c:\Program Files mCopy

(Note that I don’t put mCopy in parenthesis in the pattern of Program File (x86). If did originally, but found that it was more error prone to type and also didn’t work with the fancier batch files I tend to create, this one included.)

Some people put these in among their regular “Program Files” but I don’t like that. For one thing, when I get a new computer, I know I can just grab this folder and put it on the new computer without any installation ramification.

You may have other places to put stuff. In the old days, I kept a c:\utility folder for such programs. Either way, designate a location for StayAwake. You will need two files.

The first is StayAwake.bat (right-click and save this link to StayAwake.bat or you may view the full text posted below) which you would put in the folder of your choosing.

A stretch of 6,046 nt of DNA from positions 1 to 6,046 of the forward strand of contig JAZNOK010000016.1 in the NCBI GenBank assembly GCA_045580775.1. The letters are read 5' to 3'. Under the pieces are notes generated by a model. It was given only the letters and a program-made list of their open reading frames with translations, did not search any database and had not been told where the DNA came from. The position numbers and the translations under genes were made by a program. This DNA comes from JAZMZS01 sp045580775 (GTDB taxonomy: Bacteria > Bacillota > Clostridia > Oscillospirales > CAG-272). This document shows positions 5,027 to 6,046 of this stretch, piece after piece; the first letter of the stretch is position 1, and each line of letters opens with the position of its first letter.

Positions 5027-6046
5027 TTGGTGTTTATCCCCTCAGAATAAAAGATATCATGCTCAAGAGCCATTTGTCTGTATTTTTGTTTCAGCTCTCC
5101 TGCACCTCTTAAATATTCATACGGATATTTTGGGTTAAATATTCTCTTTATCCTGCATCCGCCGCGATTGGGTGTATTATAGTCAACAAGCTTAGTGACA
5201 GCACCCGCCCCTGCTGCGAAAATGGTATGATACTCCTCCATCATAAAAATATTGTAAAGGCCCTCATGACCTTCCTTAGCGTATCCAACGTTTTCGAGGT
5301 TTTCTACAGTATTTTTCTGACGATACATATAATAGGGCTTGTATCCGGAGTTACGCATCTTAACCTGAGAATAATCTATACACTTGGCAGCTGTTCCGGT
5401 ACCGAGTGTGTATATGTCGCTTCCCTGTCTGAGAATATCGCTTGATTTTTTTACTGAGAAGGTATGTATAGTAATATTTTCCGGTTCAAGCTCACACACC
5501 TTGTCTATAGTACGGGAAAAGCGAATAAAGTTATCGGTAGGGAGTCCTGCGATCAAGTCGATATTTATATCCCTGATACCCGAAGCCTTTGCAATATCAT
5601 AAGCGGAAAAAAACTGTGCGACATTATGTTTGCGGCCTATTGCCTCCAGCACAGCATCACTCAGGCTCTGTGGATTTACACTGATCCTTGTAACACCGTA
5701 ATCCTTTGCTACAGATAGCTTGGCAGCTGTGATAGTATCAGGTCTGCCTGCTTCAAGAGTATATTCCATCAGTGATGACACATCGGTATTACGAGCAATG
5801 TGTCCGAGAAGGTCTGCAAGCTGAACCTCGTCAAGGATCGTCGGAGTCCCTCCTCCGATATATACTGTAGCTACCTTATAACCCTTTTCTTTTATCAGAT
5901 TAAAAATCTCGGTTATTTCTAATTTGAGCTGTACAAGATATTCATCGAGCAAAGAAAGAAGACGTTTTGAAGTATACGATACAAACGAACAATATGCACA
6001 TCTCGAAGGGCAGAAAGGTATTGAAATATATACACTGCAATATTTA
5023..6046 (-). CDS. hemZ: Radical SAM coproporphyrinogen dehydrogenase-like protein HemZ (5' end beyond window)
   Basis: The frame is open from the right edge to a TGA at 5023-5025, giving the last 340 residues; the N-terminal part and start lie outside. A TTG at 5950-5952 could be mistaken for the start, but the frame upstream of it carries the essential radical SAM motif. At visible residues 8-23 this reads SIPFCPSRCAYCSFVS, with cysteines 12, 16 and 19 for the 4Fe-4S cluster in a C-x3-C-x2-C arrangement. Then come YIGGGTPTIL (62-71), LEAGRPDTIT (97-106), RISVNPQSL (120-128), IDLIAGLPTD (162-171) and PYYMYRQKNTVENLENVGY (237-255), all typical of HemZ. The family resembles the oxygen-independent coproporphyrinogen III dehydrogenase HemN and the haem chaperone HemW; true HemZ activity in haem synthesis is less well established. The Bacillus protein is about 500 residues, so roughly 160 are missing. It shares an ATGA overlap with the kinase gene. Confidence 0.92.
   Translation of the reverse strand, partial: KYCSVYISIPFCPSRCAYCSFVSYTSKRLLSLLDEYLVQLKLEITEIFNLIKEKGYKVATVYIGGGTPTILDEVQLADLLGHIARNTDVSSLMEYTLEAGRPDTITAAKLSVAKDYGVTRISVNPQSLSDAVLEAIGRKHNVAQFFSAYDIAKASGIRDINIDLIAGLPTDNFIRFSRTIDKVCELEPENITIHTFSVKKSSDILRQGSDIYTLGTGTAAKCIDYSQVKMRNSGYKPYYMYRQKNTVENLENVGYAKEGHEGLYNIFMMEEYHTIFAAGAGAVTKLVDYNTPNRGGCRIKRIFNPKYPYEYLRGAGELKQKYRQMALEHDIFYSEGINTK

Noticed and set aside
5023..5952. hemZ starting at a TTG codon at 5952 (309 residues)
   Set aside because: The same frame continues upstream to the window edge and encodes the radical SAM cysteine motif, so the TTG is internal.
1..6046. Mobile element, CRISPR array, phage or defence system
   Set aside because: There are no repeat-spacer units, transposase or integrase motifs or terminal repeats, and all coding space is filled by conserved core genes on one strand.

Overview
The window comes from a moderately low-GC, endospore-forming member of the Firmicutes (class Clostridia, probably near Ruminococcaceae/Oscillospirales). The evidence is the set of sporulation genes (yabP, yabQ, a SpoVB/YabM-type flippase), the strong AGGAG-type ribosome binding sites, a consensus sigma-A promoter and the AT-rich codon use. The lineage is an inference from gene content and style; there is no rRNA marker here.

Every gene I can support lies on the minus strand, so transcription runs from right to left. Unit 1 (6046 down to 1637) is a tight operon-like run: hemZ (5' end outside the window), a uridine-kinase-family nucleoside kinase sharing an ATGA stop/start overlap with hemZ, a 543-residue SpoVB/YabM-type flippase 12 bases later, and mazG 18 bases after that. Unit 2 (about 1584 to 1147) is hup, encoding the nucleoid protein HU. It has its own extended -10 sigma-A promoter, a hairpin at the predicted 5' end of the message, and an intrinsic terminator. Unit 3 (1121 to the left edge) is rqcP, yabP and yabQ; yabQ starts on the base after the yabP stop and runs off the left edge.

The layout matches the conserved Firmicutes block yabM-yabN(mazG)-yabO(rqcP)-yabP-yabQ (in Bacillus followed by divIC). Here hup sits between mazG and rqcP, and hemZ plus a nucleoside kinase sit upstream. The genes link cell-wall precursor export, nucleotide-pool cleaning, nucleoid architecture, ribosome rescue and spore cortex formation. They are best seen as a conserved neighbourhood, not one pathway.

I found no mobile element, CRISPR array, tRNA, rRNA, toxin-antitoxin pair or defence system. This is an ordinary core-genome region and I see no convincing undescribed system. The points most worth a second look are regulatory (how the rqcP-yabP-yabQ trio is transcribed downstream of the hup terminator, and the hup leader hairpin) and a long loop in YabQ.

You then need to use a text editor (such as Notepad) to create StayAwakeFiles.txt in that same folder. This file should contain one or more lines with fully qualified filenames for StayAwake to create and update on each drive you want to keep spinning.

My StayAwakeFiles.txt contains these two lines:


On each line, I have specified the drive letter, the folder and the name of the file StayAwake is to create. That is what a “fully qualified” filename means.